Last week, Weinstein said the letter of indictment would be officially filed only after police questioned the Foreign Ministry officials who had been on the committee that promoted Ben Aryeh, including the committee’s head, Ayalon, who was Lieberman's deputy at the time. On Tuesday night, investigators confronted Lieberman with the new information when he was interrogated under caution. According to an Army Radio report on Thursday, Ayalon told police that Lieberman was actively involved in seeing Ben Aryeh's promotion approved.
Shortly after Weinstein announced his decision, Lieberman resigned as foreign minister and waived his legal immunity, saying he would like to have a quick trial that would vindicate him so that he could re-enter the government after the Jan. 22 elections. If Lieberman is convicted and sentenced for more than three months in prison he would have to stay out of politics for seven years, as the Basic Law: Knesset attaches the designation of "moral turpitude" to such a sentence. The ban from politics takes effect only after all appeals have been exhausted, which means Lieberman could continue serving as an MK for some time to come.
The revised indictment makes it increasingly likely the state will insist on the moral turpitude clause and the harsh sentence if Lieberman is convicted. Lieberman will likely maintain his innocence, as he has done throughout the investigation. He has claimed he did not violate the law but may have possibly shirked some of his duties by failing to report his interaction with Ben Aryeh, saying he did not want to make an issue out of one "silly mistake" on the part of the former ambassador. According to Lieberman's defense team, the former minister's actions may merit disciplinary action but fall short of the criminal behavior mentioned in the indictment.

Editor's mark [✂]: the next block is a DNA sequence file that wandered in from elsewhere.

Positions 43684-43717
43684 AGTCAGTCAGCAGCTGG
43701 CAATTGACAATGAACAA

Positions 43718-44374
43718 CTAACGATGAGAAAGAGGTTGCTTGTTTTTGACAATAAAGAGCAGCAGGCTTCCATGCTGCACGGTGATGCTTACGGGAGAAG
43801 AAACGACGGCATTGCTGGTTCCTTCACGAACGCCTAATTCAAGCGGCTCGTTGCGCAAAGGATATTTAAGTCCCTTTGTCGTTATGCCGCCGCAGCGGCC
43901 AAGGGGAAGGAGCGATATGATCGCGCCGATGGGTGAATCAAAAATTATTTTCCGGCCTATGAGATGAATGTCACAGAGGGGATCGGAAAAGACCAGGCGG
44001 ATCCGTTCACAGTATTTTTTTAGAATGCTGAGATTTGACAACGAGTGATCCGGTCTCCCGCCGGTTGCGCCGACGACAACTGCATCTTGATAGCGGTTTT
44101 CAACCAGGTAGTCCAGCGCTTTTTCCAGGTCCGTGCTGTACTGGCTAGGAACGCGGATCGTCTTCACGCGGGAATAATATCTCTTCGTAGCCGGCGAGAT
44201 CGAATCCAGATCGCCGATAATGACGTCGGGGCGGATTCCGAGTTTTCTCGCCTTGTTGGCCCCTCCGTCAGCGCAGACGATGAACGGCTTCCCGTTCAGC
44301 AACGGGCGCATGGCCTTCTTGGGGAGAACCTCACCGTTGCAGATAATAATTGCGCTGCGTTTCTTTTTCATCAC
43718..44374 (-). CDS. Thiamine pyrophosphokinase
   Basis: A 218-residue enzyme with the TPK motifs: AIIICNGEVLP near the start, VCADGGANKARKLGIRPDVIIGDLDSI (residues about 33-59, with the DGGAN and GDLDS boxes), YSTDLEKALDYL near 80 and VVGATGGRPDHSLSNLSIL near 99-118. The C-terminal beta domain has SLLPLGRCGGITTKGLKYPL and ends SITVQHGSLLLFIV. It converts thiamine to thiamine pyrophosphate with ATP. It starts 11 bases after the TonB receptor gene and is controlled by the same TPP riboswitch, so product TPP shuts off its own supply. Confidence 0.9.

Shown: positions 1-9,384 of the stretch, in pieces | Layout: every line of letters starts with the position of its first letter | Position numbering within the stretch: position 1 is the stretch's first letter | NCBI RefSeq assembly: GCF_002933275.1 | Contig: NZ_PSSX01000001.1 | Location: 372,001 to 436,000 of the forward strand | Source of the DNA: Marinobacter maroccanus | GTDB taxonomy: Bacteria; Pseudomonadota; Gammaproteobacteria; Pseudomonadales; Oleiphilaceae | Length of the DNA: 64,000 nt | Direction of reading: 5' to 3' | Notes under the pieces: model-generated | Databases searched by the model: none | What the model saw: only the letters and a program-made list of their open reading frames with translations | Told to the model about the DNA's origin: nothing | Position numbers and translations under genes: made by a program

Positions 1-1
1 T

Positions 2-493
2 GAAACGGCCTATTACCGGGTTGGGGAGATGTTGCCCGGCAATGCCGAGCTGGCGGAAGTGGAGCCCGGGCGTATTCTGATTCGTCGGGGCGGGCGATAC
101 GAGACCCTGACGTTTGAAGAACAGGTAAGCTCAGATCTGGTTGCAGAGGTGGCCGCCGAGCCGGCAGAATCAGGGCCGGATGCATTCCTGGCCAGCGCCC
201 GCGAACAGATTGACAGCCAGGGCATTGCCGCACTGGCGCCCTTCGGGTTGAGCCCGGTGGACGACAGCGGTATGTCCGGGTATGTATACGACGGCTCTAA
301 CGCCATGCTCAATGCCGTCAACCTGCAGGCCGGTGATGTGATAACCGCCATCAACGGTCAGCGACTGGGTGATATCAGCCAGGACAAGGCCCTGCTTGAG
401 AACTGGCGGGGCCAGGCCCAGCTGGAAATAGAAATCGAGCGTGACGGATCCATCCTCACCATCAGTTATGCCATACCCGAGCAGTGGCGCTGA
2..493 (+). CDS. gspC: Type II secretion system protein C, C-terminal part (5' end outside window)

Lieberman initially sought a plea bargain that would allow a quick return to the government after the Jan. 22 elections, but after Weinstein said he would insist on a "moral turpitude" clause the talks between the two sides faltered. On Wednesday, legal sources said that there was virtually no chance of an out-of-court settlement because Weinstein was refusing to back down from his insistence on a harsh sentence that would send Lieberman into political exile.
The Foreign Ministry's workers’ union said Wednesday that it would ask State Comptroller Yosef Shapira to look into recent diplomatic appointments in the ministry, and specifically whether there had been any misconduct by the Foreign Ministry's Appointments Committee. The union has long claimed that the composition of the committee gives senior management an automatic majority when there is a vote on new appointees. They say this violates proper norms and flouts the recommendations listed in past State Comptroller reports. According to the union, the committee's protocols are not properly recorded, which makes its deliberations much harder to scrutinize.
MK Eitan Cabel, who is in charge of the Labor party's messaging in the elections, has called on Lieberman to put his political career on hold until the corruption case is resolved, saying it is inappropriate for the former minister to appear in Likud-Yisrael Beytenu events as long as he has a cloud of suspicion hanging over his head.